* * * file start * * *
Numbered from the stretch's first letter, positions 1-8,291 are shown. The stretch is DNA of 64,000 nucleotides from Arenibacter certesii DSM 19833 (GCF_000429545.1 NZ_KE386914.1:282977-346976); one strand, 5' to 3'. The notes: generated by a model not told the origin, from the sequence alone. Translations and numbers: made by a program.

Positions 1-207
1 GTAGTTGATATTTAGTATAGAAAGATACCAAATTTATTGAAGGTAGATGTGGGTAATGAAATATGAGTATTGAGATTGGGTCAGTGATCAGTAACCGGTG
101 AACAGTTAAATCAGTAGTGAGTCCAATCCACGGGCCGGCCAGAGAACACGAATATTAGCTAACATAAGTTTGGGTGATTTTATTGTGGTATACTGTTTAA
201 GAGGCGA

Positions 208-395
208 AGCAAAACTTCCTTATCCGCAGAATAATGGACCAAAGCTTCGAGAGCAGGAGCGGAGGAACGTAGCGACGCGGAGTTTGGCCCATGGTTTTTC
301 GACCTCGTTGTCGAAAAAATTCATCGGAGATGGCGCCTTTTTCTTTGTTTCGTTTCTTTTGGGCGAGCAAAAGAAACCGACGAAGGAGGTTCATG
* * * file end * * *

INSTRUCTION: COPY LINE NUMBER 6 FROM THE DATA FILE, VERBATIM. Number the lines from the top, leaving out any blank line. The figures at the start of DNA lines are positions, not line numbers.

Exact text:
Positions 208-395